The Children's Institute Blog

Accessibility & Communication: Dylan Shares His Story

Posted: Sep 10, 2019 by The Children's Institute



Last week on our blog, we shared “The Art of Accessibility,” noting how for more than a century, The Children’s Institute of Pittsburgh has celebrated the achievements of our amazing kids, young people, and families. We see every day the impact a person makes on their world when they have access to the tools they need to connect with others.


That impact was seen on Wednesday, September 4, 2019 as The Children’s Institute of Pittsburgh was joined by friends and supporters for an exclusive, private viewing of the Carnegie Museum of Art’s temporary exhibit, Access+Ability. Access+Ability was organized by the Cooper Hewitt, Smithsonian Design Museum. This powerful exhibition resonates deeply with The Children’s Institute, as many of the devices on display have helped create a more accessible and inclusive world for many of our amazing kids.

Dylan Dzikowski, 2019 graduate of The Children’s Institute of Pittsburgh, communicated his speech for this special event at the Carnegie Museum of Art through his Accent 1000 eye gaze device, a beautiful representation of many of the accessible technology and innovations exhibited in the Access+Ability exhibit.

No one can tell Dylan’s story better than himself, so we are excited to share Dylan’s story in his own words – please enjoy Dylan’s speech from our recent event at the Carnegie Museum of Art:

My name is Dylan Dzikowski. I would like to thank everyone for being here this evening to explore this wonderful exhibit. I would also like to thank Sara for inviting me to say a few words about my device and how it has impacted my life.

My communication device is so important to me. It is my voice. Without it, it is very hard to communicate basic wants and needs. It is amazing to me just how far technology has come.

When I was little, my parents and teachers had to guess what I was trying to say even though I was good at spelling. It was a long process to get even the smallest point across and to let people know what I wanted or needed. It became very frustrating at times.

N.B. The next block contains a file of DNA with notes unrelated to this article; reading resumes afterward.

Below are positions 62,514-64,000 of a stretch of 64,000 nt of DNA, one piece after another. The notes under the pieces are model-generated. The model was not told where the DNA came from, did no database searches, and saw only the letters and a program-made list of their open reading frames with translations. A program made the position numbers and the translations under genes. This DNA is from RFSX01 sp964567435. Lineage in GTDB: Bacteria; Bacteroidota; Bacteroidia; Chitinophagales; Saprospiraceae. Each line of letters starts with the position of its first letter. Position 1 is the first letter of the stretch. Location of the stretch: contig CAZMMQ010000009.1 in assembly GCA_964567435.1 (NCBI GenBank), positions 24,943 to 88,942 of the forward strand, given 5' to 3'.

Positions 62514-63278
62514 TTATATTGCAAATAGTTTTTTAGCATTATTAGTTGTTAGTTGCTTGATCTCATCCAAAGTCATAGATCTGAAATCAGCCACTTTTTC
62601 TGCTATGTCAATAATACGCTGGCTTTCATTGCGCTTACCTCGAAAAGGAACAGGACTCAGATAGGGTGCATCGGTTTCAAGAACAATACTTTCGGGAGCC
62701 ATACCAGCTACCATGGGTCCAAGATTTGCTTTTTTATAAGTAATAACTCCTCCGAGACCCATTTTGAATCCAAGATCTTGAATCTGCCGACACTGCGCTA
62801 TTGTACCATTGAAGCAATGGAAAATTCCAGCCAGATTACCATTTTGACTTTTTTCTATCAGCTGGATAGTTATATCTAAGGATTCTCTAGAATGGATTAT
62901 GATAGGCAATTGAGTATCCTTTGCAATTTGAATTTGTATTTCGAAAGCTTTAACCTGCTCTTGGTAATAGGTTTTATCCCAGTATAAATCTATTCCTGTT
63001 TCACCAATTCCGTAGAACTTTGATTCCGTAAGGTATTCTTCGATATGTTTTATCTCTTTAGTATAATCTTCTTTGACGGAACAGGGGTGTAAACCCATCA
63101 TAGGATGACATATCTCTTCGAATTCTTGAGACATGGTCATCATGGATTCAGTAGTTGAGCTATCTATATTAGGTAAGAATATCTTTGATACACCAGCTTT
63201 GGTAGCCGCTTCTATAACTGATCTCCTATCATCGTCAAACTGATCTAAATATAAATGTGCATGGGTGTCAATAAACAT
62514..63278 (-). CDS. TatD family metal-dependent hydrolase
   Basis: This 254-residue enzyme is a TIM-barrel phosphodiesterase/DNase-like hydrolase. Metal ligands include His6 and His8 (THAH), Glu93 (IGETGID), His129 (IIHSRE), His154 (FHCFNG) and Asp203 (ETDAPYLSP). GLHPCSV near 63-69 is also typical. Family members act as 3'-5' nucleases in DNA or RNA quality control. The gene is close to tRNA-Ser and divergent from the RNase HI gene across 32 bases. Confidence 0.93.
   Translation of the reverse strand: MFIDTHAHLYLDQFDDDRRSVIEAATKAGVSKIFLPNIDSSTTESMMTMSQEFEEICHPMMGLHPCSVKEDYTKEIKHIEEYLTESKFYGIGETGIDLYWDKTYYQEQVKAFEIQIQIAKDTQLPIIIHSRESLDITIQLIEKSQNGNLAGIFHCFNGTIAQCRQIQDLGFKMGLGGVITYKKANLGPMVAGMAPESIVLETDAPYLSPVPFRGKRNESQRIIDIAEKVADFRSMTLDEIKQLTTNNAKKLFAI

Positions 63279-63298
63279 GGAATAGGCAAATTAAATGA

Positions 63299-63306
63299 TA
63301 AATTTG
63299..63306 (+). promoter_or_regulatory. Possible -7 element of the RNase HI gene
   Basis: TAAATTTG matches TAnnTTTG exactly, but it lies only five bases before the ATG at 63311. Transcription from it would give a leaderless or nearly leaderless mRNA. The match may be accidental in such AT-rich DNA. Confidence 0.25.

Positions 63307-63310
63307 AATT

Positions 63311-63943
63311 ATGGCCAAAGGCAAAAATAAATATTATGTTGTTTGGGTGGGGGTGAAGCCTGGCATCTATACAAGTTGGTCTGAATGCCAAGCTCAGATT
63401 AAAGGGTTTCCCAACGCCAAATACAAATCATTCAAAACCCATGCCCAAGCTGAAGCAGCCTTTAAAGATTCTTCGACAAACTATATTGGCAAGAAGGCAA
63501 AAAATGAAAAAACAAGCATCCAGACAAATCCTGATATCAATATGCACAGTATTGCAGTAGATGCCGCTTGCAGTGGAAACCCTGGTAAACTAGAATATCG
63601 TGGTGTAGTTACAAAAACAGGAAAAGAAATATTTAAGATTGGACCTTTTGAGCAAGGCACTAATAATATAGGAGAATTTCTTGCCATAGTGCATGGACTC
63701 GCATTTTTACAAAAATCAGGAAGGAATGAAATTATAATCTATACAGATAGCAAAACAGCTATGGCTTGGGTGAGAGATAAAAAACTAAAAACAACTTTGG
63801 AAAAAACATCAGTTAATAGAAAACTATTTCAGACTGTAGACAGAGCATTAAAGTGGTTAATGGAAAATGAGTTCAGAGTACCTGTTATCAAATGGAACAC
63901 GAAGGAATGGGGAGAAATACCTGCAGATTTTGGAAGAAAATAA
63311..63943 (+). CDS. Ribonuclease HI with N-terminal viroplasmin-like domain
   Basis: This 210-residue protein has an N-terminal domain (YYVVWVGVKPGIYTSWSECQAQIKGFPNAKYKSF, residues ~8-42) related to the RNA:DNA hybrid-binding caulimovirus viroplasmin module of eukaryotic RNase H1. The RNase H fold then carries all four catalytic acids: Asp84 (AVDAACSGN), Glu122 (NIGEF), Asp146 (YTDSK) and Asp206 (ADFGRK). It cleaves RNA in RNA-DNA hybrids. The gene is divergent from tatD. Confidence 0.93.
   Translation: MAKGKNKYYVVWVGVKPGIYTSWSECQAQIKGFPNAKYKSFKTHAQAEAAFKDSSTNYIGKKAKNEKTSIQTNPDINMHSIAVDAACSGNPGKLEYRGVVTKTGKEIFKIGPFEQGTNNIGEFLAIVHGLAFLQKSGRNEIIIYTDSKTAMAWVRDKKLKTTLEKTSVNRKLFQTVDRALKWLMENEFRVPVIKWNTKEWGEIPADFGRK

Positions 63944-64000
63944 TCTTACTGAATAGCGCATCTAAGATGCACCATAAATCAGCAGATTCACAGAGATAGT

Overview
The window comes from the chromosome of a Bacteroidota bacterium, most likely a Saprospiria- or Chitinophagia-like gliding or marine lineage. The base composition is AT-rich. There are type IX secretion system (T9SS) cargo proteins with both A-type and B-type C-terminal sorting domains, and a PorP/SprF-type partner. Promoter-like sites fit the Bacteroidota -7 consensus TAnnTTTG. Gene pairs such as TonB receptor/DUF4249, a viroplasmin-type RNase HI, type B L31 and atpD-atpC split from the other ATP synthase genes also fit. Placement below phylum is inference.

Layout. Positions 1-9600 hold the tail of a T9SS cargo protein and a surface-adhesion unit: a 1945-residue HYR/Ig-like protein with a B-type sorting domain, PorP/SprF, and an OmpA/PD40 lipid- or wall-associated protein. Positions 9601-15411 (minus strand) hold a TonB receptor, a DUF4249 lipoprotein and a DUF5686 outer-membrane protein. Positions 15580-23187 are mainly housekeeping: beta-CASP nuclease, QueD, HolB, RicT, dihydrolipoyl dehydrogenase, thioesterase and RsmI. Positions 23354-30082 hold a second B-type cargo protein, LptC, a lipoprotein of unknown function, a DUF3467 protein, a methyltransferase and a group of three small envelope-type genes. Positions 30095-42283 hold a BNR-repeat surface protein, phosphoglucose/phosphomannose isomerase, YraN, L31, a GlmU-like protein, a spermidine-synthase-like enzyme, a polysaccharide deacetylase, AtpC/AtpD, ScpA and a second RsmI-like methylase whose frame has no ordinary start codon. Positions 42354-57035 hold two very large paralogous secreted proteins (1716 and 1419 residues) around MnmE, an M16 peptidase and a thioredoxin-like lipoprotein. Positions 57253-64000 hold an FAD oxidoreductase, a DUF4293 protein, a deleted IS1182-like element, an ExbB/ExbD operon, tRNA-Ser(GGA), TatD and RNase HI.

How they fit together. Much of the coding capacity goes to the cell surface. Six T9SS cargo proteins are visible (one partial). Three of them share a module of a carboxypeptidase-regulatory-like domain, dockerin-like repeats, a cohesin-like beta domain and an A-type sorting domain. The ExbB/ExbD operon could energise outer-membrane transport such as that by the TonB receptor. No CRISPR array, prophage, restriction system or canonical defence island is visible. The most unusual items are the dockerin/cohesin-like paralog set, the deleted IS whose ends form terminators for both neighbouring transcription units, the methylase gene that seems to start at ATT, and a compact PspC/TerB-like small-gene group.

I had so much to say with no way of saying it. My parents and teachers would go through the alphabet and would stop when I shook my head yes when they got to the letter of the word I was spelling. This sometimes took a long time and we would both get frustrated.

All of this changed when I was nine years old and got my first device, which was the Dynavox. This was so amazing to me and so many more opportunities for communication opened up for me. I have had a few different devices over the years. I have had a Dynavox, an iPad, and now the Accent 1000 eye gaze. I have finally found the perfect device for me. What is perfect for me may not be perfect for someone else.

I have cerebral palsy, so it will sometimes be difficult for me to hit a switch when using the scanning applications on my other devices. I do not have the best motor control, so it would be difficult for me to use a touchscreen.

Now that I have the eye gaze, I just have to look at the letters and the device reads my eyes. My response time is much faster. I’m able to carry on a conversation without having a long wait time for a response from me.

I love being able to communicate with my friends and family, and all of you here this evening. I always have so much to say. Being nonverbal, I am quite the talker and practical jokester since I have my device. I am able to carry on a conversation with others, surf the internet, send emails, and listen to music – all from my device.

There are so many different devices out there now and I am happy to have found the perfect device for me. These devices are life-changing and I am proof of that. I am so happy to be a part of this evening and I am extremely thankful for today’s technology. Enjoy the exhibit!

The Access+Ability exhibit ran from June 1 to September 8, 2019. We are grateful to have had the opportunity to explore this amazing exhibit with supporters and friends of The Children's Institute.


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